TRIOLI: If you can explain to us in a way that that will be meaningful for our listeners, what is the material difference between a scam and a fraud? Why does it matter in terms of, you know, where you go quickly when you realise you've been victim of either one?

ATTORNEY-GENERAL: A scam is a fraud, Virginia, and the distinction I'd be making is between identity theft and scam. Scam is where someone is tricking you, by pretending to be something that they're not, by pretending to make an offer which is not, in fact, a real offer, by tricking you into making a payment which you shouldn't be making. Identity theft is what's been occurring as a result of these data breaches where your personal information is grabbed and it's used to clean out your bank accounts or set up a false account or in some way enter your life, but with identity theft. But they're both fraud.

TRIOLI: They are indeed both fraud but in the case of the first one, the scam, are the banks then, in your view, on solid ground when they say, and some of them do, 'well, that one's your fault, because you clicked on the link'?

ATTORNEY-GENERAL: No, I think that the banks have to take more responsibility. Clearly, there's some going to be always some grey areas here but the banks have got, within their power, to take more care to prevent scams occurring in the first place.

TRIOLI: What do you want to see them do as a result of conversations like this? So, I've got listeners who have called for, you know, a button on your app, where you can push, for example, to say just freeze everything, halt everything, I've got, you know, concerning activity happening here. They're spit balling ideas but are there ideas that you've got that you think the banks should introduce quickly?

ATTORNEY-GENERAL: I think that there are things that the banks can do very quickly. I think for a start they should be putting more resources into this. For a second thing, they should be putting out more to their customers to try and improve the digital hygiene of their own customers. They should be encouraging people to change their passwords frequently. They should be encouraging people to use more complex passwords. And most importantly, they should be looking, themselves, to collect as much information as possible so that they can block and take the digital precautions that are available to these big companies.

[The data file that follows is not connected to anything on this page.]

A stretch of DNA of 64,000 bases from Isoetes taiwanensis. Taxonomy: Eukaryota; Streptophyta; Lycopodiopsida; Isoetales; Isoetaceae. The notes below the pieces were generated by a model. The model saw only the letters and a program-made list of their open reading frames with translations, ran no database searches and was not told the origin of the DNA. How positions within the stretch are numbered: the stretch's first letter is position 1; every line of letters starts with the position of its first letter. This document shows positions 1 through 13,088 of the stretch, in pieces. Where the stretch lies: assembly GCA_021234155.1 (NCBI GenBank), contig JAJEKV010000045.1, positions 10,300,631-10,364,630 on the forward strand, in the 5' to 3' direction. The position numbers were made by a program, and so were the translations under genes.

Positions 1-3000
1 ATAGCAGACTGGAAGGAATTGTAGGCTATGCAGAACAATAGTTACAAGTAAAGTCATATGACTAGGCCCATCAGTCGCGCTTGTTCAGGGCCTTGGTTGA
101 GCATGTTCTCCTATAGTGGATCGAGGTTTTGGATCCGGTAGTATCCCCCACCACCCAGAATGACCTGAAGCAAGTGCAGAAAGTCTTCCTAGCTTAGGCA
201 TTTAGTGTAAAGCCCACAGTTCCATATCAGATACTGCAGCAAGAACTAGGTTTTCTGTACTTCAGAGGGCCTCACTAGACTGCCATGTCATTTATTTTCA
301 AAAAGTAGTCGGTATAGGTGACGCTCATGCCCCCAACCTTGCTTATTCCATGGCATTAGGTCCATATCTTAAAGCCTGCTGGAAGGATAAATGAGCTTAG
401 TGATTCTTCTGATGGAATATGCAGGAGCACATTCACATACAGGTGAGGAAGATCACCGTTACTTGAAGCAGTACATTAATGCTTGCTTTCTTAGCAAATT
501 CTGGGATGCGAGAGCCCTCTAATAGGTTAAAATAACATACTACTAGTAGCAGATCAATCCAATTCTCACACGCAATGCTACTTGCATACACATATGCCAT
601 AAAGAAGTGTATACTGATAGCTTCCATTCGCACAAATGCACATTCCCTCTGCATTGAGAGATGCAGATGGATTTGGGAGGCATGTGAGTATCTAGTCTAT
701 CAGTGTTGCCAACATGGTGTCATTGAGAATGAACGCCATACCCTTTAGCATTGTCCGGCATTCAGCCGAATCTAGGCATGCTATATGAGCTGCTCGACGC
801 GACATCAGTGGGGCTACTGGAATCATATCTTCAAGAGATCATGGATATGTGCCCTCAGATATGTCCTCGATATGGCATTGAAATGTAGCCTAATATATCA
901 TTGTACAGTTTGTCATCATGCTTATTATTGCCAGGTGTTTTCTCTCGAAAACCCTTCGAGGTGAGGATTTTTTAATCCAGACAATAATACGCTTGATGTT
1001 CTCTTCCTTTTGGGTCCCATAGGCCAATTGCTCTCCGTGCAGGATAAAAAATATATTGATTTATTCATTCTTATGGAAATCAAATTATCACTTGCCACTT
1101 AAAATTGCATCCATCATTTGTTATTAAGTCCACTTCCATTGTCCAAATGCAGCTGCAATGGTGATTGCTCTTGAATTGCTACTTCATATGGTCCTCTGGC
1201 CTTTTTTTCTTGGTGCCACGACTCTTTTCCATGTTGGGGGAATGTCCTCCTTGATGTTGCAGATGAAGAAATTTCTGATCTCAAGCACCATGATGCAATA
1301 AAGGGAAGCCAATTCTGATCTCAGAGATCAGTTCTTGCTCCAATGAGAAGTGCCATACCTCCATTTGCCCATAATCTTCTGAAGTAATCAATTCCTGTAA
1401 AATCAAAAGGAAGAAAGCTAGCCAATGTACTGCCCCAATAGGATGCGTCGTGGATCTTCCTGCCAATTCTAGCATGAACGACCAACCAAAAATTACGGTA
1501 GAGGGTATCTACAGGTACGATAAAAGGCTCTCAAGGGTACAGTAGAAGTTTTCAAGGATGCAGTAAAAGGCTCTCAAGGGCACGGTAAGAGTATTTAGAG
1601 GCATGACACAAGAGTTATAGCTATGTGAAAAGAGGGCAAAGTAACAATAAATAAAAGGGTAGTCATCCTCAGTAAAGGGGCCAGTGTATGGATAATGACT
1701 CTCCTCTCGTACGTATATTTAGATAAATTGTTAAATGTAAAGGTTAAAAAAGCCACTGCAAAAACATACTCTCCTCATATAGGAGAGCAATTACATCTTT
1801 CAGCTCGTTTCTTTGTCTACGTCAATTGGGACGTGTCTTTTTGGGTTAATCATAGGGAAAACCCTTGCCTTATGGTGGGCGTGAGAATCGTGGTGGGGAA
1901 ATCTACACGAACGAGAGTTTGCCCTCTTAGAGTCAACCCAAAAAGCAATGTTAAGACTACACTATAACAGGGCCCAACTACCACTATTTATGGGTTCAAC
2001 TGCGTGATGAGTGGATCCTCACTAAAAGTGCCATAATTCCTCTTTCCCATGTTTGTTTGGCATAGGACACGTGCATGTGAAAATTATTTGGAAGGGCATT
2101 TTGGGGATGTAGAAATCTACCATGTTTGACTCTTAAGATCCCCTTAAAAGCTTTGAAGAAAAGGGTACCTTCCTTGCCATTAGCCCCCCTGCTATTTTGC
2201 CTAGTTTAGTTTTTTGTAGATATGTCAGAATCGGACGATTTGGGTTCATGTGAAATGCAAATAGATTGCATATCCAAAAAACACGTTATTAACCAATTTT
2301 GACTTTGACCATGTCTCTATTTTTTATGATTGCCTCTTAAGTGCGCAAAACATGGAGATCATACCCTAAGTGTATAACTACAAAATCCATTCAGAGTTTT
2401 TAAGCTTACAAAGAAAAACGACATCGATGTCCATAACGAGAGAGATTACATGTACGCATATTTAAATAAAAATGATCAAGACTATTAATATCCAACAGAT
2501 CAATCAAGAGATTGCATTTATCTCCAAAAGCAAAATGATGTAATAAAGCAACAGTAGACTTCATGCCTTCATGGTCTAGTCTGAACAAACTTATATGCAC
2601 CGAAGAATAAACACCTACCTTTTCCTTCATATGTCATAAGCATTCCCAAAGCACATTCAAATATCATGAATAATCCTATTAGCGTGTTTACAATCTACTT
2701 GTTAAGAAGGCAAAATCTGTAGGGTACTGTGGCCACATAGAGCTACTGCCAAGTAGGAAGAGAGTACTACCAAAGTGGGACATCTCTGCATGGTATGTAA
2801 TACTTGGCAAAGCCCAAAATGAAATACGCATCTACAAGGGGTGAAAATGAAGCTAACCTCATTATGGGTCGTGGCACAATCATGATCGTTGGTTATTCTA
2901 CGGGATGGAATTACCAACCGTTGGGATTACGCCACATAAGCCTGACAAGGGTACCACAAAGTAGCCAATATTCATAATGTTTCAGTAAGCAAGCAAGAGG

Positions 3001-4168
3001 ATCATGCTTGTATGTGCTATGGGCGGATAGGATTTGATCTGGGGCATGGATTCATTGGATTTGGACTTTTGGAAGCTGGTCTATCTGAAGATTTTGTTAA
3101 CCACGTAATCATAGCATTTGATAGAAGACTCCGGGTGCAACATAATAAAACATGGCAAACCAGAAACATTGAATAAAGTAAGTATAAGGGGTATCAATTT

TRIOLI: A couple of minutes left before I let you go. I just wanted to ask you a few questions about the Voice campaign. The Australian Jewish Association head David Adler, who's a key figure in the No campaign, in one of the organisations campaigning for a No vote, it's called Advance. He's made comments that he's been caught out about, about Stan Grant and about independent senator Lidia Thorpe, about the colour of their skin and questioning their Aboriginality. He's responded saying that he wasn't trying to insult them but these comments, and I won't quote them, are pretty disgusting. Your thoughts on this as, also, as a prominent figure in the Jewish community yourself?

ATTORNEY-GENERAL: Well, it's disgraceful. And I make the point to your listeners that Mr Adler doesn't represent anybody. He's entirely self-appointed. The No campaign needs to dissociate itself from the kind of hateful, and I have to say to anti-Semitic material that Mr Adler has used. We're seeing increasingly hysterical misinformation from the No campaign. Mr Dutton needs to start dissociating himself from this kind of material. I heard my Parliamentary colleague, the former Liberal frontbencher Julian Leeser, saying just this morning that the No campaign wants to talk about everything but the actual proposal. The Yes campaign is talking about what the proposal actually is, which is a simple and significant change to our Constitution which is about recognition and listening. So, let's try and get this whole campaign back on something like an even keel. The No campaign needs to stop using disinformation and dissociate itself from the kind of hateful, revolting material that we've seen from people like Mr David Adler.

TRIOLI: We've only got a few seconds left but just quickly, do you think the polls reflect true voter sentiment right now? Do you think the vote is heading for a defeat?

ATTORNEY-GENERAL: I don't. I have confidence that Australians will see that this will make us a better country. And when we come to the referendum in a couple of months’ time, I'm not worried about the polls now, I am confident that Australians will vote for a better future for all of us.

TRIOLI: Can you set the date?

ATTORNEY-GENERAL: I'm not going to. That's a matter for the Prime Minister, Virginia.

TRIOLI: Mark Dreyfus, good to talk to you this morning. Thanks for joining us.

ATTORNEY-GENERAL: Thank you very much.